DAMASCUS, Feb. 5 (Xinhua) -- The exiled opposition's recent surprising desire for talks with Syrian President Bashar al-Assad' s leadership mirrors the change in the western stance toward Syria, mainly because of the long-time impasse on the battlefield and the rising of radical groups, analysts say.
The head of the main opposition coalition in exile, Moaz Al- khatib, on Monday urged the Damascus government to start talks for al-Assad's departure, a motion unlikely to be accepted by the Syrian government, which has yet to respond.
Al-Khatib, who has recently been elected as the head of the Syrian National Coalition, called on Assad to give his vice- president, Farouk al-Sharaa, the task of opening negotiations and said it aims at helping the Syrian administration stand down peacefully and spare further bloodshed.
"The ball is now in the regime's court. They will either say yes or no," he said.
Al-Khatib's recent remarks are the third one to be made in the same regard after he made surprising statements last week saying that he accepted dialoguing representatives of the Syrian administration on condition of releasing detainees and renewing traveling documents for opposition abroad.
Al-Khatib's surprising step has also been welcomed by the United States.
Bassam Abuabdalla, an international law professor at the Damascus' University said that "When the U.S. stance has changed, we saw a change in the rhetoric of the opposition."
He told Xinhua on Tuesday that al-Khatib's remarks were made as preparations for the upcoming Russian-U.S. summit that will discuss principles of the solution of the Syrian crisis in accordance with the Geneva Statement, which Syria has previously agreed on.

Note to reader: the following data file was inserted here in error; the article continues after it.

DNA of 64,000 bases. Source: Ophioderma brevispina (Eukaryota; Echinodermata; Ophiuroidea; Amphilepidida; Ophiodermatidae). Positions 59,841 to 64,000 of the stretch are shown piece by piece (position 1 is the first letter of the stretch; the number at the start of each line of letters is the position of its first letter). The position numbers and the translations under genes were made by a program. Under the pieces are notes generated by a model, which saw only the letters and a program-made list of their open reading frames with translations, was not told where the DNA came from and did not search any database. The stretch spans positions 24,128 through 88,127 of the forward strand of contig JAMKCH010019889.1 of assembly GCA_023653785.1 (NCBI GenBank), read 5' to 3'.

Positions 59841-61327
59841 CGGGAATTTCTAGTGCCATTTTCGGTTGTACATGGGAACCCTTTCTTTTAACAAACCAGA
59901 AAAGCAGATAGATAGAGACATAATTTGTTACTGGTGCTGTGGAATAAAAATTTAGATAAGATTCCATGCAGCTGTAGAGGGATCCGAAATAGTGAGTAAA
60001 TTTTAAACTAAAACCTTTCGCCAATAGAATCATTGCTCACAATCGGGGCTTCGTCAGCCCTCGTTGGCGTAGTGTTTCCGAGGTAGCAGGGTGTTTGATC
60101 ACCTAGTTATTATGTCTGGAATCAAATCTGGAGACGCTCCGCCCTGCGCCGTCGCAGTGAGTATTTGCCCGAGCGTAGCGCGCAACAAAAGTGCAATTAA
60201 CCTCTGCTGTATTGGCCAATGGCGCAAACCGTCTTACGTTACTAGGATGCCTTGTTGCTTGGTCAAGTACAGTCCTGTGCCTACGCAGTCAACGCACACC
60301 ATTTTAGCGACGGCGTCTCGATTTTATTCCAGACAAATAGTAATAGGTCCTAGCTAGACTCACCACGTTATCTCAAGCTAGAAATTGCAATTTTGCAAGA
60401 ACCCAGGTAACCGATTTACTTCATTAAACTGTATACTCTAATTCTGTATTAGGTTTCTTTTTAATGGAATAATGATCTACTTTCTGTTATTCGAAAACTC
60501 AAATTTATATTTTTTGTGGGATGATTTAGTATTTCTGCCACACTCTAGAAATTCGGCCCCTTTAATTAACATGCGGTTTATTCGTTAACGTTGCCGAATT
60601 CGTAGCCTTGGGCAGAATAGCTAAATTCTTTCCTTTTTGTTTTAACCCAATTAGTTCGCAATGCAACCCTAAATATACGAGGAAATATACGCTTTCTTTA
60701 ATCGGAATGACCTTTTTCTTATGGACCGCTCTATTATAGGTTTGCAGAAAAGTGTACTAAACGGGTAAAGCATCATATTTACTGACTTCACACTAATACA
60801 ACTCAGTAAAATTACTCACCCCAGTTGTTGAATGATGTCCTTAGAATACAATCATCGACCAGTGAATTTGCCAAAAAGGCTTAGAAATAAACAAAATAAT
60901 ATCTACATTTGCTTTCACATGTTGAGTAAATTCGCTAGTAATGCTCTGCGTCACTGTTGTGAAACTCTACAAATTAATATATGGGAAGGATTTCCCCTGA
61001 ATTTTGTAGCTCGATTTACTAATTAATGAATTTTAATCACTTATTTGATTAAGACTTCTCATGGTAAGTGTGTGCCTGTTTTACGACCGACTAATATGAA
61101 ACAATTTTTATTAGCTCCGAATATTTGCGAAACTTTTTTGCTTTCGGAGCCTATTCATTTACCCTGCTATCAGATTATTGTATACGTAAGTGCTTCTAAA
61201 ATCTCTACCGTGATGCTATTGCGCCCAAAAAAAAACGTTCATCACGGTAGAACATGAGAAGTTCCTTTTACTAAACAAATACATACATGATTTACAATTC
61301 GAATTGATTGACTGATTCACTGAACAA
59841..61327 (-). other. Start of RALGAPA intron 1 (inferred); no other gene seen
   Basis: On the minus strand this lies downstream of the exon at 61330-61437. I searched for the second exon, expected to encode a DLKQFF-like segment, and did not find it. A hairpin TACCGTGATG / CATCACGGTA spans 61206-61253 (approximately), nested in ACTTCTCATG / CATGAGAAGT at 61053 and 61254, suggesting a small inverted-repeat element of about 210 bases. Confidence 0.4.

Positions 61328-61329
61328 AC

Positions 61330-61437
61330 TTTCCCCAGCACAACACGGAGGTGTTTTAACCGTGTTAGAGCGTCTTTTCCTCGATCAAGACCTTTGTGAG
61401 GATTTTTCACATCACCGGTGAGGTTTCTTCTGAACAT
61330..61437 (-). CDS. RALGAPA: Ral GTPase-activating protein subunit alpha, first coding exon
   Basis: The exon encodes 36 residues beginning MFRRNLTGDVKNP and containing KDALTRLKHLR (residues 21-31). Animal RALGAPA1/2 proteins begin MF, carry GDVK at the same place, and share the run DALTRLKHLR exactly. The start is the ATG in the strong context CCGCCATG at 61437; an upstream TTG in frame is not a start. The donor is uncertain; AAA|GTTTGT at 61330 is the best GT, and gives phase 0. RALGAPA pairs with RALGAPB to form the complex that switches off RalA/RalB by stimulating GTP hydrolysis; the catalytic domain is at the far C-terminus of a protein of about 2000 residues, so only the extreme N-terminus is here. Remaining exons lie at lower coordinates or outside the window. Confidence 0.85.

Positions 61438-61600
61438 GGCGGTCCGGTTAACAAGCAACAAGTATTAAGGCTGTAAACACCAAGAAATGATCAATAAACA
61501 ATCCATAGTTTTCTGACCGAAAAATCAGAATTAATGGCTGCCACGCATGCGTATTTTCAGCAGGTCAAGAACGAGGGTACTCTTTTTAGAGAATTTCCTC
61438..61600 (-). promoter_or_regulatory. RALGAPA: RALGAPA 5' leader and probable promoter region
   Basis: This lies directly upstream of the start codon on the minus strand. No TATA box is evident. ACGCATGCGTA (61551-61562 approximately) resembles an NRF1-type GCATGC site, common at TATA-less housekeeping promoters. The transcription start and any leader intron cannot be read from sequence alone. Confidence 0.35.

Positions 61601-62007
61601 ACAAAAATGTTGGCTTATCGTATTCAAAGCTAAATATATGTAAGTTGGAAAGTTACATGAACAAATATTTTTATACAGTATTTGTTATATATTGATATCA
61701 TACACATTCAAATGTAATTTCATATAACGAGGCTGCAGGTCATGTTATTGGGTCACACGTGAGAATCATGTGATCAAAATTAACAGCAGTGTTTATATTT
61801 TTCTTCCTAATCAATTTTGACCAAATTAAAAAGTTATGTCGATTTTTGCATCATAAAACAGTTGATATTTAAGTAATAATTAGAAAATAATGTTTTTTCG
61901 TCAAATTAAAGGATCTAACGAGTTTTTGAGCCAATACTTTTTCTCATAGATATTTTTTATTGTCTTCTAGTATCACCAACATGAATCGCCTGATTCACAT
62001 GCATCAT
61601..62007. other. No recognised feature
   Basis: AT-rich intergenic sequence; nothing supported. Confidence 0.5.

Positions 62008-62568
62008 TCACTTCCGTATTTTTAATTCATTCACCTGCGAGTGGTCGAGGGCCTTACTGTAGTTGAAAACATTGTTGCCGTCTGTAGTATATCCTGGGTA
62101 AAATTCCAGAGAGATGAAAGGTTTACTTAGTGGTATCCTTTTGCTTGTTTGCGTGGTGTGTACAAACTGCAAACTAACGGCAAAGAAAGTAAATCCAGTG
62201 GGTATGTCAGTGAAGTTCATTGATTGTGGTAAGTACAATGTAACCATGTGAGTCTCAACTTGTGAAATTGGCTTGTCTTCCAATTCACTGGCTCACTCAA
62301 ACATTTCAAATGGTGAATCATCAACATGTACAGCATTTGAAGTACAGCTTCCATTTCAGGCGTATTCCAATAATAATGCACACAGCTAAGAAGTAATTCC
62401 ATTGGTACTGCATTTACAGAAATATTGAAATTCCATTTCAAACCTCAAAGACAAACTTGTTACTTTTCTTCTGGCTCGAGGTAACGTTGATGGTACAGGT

Analyzing the change in the U.S. stance, Abuabdalla contended that Washington has come to a conclusion that there is no prospect for the current opposition with the armed groups on ground overwhelmed by foreign jihadists and radicals, saying "there is an understanding between the United States and Russia, and the Obama administration cannot take more risk with the growing presence of armed radicals."
"The United States has realized that it's impossible to bring down the regime in Syria in that way (armed rebellion)," he said.
Meanwhile, Hamdi al-Abdullah, a political researcher, agreed with Abuabdalla and said the change in the U.S. stance and the opposition was due to the "desperation over the possibility of ending the conflict in Syria by toppling the regime via the armed rebellion."
Speaking to Xinhua over the phone Tuesday, Abdulla attributed the shift in the West's stance to the fear of the growing extreme organizations and the gravity of prolonging the crisis, which would further empower the radical groups and threaten the western interests in the region.
The third reason, Abdullah claimed, is the popular stance toward the armed rebels, explaining that people have started to complain of the rebels' existence in populated areas and their actions.
On al-Khatib's calls for conditioned dialogue, Abdullah said the dialogue should be based on no preconditions.
Downplaying the opposition leader's demands for the release of detainees and renewing travel documents for Syrians abroad, the political expert said such terms are "unconvincing" and " formalities," saying that al-Khatib put forward those terms to justify the sudden change of stances.
Meanwhile, Esam Khalil, a Syrian parliamentarian, hoped that the opposition's new approach toward dialogue would be based on a realistic vision and not only a reaction to the state of depression after the failure of the armed rebellion inside Syria.
He said that the government in Syria can't "seriously consider" al-Khatib's calls "unless they express an overt and clear stances, " namely "rejecting foreign intervention in Syria, denouncing terrorism, hatred and sectarian speech as well as preserving the unity and sovereignty of Syria."
Khalil expressed hope that the national interest would prevail and the solution to Syria would be made purely by Syrians for the interest of people.